There is a mysterious planet called Yaen, whose space is 2dimensional. There are many beautiful stones on the planet, and the Yaen people love to collect them. They bring the stones back home and make nice mobile arts of them to decorate their 2dimensional living rooms.
In their 2dimensional world, a mobile is defined recursively as follows:

For example, if you got three stones with weights 1, 1, and 2, here are some possible mobiles and their widths:
Given the weights of stones and the width of the room, your task is to design the widest possible mobile satisfying both of the following conditions.
You should ignore the widths of stones.
In some cases two submobiles hung from both ends of a rod might overlap (see the figure on the right). Such mobiles are acceptable. The width of the example is (1/3) + 1 + (1/4). 
The first line of the input gives the number of datasets. Then the specified number of datasets follow. A dataset has the following format.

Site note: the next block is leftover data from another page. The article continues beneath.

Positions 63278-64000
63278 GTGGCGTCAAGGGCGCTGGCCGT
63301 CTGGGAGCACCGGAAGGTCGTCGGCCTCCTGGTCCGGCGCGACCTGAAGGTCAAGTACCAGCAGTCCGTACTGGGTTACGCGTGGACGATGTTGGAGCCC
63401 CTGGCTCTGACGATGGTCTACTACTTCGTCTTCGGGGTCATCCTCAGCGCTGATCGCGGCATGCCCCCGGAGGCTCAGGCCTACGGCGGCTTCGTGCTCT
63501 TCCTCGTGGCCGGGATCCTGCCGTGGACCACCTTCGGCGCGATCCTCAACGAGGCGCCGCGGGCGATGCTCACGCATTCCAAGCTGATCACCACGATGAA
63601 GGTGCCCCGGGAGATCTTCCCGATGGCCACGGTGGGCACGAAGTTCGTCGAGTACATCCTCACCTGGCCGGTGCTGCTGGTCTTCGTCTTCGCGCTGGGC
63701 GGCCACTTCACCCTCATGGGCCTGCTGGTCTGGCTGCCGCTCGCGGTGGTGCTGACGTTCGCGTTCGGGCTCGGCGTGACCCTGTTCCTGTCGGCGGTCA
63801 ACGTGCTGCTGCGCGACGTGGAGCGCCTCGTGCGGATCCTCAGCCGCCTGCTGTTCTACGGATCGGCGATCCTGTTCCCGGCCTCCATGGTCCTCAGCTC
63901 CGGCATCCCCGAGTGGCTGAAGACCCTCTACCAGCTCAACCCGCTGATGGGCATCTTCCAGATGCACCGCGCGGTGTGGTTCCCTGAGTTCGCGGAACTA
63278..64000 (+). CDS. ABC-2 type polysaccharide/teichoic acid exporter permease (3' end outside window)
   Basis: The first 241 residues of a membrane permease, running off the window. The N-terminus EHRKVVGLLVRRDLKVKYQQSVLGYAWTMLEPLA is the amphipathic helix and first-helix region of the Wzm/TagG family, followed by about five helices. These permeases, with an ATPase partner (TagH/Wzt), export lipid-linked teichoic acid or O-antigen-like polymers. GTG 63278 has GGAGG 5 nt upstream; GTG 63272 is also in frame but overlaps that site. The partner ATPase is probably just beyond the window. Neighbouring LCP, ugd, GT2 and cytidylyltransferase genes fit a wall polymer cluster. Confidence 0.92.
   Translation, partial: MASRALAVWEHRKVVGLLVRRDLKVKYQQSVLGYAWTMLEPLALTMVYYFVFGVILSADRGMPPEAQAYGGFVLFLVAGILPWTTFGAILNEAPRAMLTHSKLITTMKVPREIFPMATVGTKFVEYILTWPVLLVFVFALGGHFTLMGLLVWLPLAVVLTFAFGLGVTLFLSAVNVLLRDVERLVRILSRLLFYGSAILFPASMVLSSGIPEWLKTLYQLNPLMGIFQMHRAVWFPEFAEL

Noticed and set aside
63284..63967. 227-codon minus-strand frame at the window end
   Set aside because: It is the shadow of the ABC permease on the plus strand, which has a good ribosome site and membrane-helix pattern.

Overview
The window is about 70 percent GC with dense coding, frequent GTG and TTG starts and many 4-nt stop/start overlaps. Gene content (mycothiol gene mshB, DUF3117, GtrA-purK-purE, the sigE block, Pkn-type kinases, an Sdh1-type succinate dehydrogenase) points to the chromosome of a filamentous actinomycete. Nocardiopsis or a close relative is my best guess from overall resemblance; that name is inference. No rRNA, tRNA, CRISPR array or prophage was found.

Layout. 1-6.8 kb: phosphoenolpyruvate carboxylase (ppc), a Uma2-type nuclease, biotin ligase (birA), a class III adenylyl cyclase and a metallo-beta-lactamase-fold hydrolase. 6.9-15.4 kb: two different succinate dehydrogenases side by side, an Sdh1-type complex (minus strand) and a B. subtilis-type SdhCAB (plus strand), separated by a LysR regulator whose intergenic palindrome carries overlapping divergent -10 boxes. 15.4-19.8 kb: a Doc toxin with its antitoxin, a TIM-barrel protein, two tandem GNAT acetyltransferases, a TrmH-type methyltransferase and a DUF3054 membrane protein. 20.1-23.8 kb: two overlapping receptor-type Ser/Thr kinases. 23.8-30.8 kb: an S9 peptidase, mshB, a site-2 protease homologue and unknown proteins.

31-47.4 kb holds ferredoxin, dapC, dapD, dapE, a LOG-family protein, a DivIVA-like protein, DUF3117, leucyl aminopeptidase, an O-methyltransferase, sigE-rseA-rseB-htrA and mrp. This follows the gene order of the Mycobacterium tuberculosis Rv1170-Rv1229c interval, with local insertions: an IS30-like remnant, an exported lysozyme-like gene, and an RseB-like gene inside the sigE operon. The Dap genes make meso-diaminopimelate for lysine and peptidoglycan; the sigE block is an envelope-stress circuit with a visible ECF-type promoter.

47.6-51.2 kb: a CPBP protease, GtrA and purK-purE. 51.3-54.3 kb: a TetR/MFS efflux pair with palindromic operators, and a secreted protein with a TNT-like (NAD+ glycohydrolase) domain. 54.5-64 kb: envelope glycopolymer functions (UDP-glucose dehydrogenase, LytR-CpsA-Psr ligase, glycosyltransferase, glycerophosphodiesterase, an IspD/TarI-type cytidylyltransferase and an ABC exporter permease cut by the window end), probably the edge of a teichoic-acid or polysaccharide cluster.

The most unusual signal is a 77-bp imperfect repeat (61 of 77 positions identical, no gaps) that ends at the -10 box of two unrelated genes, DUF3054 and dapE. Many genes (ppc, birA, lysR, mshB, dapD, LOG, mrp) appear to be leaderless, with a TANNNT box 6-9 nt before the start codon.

r s w_{1} . . . w_{s}
r is a decimal fraction representing the width of the room, which satisfies 0 < r < 10. s is the number of the stones. You may assume 1 ≤ s ≤ 6. w_{i} is the weight of the ith stone, which is an integer. You may assume 1 ≤ w_{i} ≤ 1000.
You can assume that no mobiles whose widths are between r  0.00001 and r + 0.00001 can be made of given stones.
For each dataset in the input, one line containing a decimal fraction should be output. The decimal fraction should give the width of the widest possible mobile as defined above. An output line should not contain extra characters such as spaces.
In case there is no mobile which satisfies the requirement, answer 1 instead.
The answer should not have an error greater than 0.00000001. You may output any number of digits after the decimal point, provided that the above accuracy condition is satisfied.
5 1.3 3 1 2 1 1.4 3 1 2 1 2.0 3 1 2 1 1.59 4 2 1 1 3 1.7143 4 1 2 3 5
1 1.3333333333333335 1.6666666666666667 1.5833333333333335 1.7142857142857142